While he continued to play in midfield for his country, Pep Guardiola had different plans for the former Ufa man. Zinchenko played eight league games in the 2017-18 title-winning season, all at left-back and has predominantly been used in defence by the Catalan coach for his entire time in Manchester.

More titles have followed, including the Premier League trophy in 2021, but things haven’t always gone swimmingly with Guardiola. Part of this can be attributed to comments made by his wife Vlada Sedan in 2020, after City suffered a shock defeat against Lyon to exit the Champions League at the quarter-final stage.

“You saw what happened,” Sedan said (via Goal). “I’m not a football player, not a coach, not a critic or an analyst. I understand that my opinion is not authoritative.

Zinchenko himself responded, clarifying how he felt about Guardiola’s tactical change. He added that, while his wife is a journalist, she was making her comments as a fan.

“On the night we lost to Lyon that doesn’t mean the manager was wrong to try,” he said. “If you have seen my interviews in the past and the way I talk about our manager then you can believe me. He is No 1.”

Sedan later shed more light on a joke Guardiola and ZInchenko shared when the manager turned 50. The incident at the celebrations, back in January 2021, suggested manager and player had buried the hatchet and were ready to laugh amongst themselves.

“Zina told him, ‘Already 50, old age’. Kidding in his own style. Pep looked at him and said: ‘Alex, the most important thing for me is to be liked by your wife and all will be okay…” she said.

With 60 appearances across the last two seasons, Zinchenko has certainly established himself as a regular member of Guardiola’s squad if not his first team. And all this against the backdrop of more warfare in his home country – something which, as we have seen in the player’s interviews, has affected him deeply.

“I’ll be honest, if not for my daughter, my family, I would be there,” Zinchenko told the BBC shortly after the Russian invasion of Ukraine in 2022. “I’m just born like that. I know the people from my country, the mentality of them, and all of them, they think exactly the same.”

His family and friends were able to convince him to stay in England, and he continued to turn out for City as they clinched the Premier League title on the final day of the season. On the way, though, there were emotional pleas as he dealt with everything going on in his homeland.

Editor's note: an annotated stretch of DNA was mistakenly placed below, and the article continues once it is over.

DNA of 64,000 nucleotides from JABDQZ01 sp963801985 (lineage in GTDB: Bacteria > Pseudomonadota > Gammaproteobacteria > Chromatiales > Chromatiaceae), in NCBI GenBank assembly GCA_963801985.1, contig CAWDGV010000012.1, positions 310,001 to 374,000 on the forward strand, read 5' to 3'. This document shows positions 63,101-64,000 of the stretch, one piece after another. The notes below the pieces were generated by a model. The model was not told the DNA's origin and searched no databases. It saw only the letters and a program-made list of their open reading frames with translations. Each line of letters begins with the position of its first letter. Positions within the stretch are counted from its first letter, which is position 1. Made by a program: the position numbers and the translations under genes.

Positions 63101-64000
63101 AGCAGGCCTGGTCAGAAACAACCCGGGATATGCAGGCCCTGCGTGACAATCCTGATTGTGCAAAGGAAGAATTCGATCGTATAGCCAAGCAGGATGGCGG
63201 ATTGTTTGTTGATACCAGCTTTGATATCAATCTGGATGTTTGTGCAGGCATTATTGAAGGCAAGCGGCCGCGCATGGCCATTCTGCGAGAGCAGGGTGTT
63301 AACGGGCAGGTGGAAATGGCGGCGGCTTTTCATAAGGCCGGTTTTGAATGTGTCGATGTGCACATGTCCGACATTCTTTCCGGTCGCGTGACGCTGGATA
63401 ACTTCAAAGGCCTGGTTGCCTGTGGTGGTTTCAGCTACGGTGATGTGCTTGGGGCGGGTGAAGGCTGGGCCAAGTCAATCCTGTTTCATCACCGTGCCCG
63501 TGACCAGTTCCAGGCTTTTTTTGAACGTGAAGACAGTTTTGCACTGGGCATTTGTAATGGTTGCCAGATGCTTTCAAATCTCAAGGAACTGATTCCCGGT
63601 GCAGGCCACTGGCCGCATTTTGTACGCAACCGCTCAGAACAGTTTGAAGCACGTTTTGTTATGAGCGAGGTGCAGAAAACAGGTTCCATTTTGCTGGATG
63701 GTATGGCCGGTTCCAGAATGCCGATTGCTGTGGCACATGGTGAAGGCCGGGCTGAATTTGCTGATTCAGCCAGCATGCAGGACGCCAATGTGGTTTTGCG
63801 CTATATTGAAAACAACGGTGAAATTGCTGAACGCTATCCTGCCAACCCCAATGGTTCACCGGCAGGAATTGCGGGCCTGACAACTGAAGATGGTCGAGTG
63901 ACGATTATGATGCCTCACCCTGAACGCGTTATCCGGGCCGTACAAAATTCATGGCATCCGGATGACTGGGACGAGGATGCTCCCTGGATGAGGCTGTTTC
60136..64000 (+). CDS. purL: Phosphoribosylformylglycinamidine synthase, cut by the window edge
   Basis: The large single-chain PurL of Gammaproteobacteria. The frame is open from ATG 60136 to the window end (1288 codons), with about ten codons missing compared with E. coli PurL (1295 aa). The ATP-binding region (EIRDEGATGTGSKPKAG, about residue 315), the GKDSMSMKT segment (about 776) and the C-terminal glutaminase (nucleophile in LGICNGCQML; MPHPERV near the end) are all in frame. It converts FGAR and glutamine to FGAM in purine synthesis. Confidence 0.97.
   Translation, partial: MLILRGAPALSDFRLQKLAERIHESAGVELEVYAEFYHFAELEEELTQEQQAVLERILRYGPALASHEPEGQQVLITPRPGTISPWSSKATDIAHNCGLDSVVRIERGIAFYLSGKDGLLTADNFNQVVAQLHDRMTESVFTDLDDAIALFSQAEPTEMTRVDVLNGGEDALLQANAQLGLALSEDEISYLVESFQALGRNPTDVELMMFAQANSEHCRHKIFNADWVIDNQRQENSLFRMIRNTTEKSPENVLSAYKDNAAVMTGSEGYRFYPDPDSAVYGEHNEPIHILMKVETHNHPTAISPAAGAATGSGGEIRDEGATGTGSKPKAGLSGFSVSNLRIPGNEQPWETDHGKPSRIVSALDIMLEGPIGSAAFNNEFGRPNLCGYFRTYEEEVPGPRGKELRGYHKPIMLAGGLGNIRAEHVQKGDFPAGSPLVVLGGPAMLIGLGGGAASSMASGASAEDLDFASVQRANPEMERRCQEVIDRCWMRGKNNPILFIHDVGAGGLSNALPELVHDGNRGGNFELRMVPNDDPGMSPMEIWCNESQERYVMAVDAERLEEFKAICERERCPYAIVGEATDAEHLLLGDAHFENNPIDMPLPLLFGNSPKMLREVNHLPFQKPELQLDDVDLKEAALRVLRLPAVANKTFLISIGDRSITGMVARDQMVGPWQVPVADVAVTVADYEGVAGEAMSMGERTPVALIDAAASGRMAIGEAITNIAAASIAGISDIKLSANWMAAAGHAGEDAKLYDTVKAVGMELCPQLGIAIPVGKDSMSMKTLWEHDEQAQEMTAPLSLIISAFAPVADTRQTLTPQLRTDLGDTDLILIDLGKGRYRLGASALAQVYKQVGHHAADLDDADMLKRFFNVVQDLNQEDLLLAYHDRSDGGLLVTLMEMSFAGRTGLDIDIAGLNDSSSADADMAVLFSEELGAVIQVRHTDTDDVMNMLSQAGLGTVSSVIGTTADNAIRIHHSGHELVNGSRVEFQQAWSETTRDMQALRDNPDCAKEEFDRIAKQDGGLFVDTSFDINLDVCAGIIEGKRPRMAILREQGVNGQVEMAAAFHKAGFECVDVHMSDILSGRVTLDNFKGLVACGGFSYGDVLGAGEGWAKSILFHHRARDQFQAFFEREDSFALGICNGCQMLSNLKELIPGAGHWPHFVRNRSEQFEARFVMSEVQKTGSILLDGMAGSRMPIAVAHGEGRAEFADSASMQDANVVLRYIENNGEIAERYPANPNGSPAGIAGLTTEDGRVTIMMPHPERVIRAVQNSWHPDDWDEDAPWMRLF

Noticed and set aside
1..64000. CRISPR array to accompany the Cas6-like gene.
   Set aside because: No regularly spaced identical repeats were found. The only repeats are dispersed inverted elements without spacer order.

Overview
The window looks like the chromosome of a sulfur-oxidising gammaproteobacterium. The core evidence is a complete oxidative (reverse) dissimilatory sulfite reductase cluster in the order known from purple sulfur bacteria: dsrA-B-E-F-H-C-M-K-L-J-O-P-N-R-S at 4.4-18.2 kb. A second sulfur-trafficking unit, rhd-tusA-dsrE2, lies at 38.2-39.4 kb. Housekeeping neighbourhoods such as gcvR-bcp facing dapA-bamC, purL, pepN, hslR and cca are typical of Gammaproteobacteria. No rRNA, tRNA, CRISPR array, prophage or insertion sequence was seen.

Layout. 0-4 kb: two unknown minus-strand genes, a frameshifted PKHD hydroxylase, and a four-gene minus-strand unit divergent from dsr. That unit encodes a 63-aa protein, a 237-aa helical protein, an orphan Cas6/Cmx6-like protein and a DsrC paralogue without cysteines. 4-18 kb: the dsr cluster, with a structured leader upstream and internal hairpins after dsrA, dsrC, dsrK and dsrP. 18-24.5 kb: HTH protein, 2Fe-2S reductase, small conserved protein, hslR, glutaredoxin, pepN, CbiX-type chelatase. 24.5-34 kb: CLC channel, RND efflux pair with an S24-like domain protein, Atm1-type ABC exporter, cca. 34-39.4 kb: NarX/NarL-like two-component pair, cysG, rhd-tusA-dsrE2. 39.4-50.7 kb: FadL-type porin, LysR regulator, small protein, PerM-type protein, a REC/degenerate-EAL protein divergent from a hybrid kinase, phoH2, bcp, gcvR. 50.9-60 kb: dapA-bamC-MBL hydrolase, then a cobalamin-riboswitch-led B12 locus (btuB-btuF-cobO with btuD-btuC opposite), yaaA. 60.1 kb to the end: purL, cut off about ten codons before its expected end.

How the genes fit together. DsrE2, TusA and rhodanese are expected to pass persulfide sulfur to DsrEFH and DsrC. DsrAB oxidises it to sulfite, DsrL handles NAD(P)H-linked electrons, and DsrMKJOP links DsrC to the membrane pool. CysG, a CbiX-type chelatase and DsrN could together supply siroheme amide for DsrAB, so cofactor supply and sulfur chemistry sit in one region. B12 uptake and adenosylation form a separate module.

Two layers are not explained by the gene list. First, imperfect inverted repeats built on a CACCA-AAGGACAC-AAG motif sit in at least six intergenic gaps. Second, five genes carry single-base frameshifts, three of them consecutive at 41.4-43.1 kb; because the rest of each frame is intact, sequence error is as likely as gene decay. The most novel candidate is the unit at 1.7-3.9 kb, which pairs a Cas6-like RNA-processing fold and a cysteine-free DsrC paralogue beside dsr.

“Every Ukrainian wants one thing – to stop this war,” Zinchenko said in May, ahead of Ukraine’s World Cup play-off against Scotland. “I have spoken with people from all around the world, from different countries, and also some Ukrainian kids, who just don’t understand what is happening back in Ukraine.

“They only want the war to stop. They have one dream – to stop the war. When it comes to football, the Ukrainian team have their own dream: we want to go to the World Cup. We want to give incredible emotions to the Ukrainian people because Ukrainians deserve it so much at this very moment.”

He had already draped himself in a Ukrainian flag during his club’s title celebrations, and played his part in the victory over Scotland. However, defeat against Wales meant Zinchenko and his international teammates fell short of making it to Qatar.

As he prepares for the start of the 2022-23 season, Zinchenko is readying himself for the next chapter in his career. Arsenal look set to give him the midfield berth where he has thrived at international level, along with a reunion with former Manchester City coach Mikel Arteta and former City forward Gabriel Jesus.

Zinchenko’s path has been a long and complicated one. However, upon completing his move to Arsenal, he’ll have shown the value of persistence after overcoming more than most.

  • A Mirror report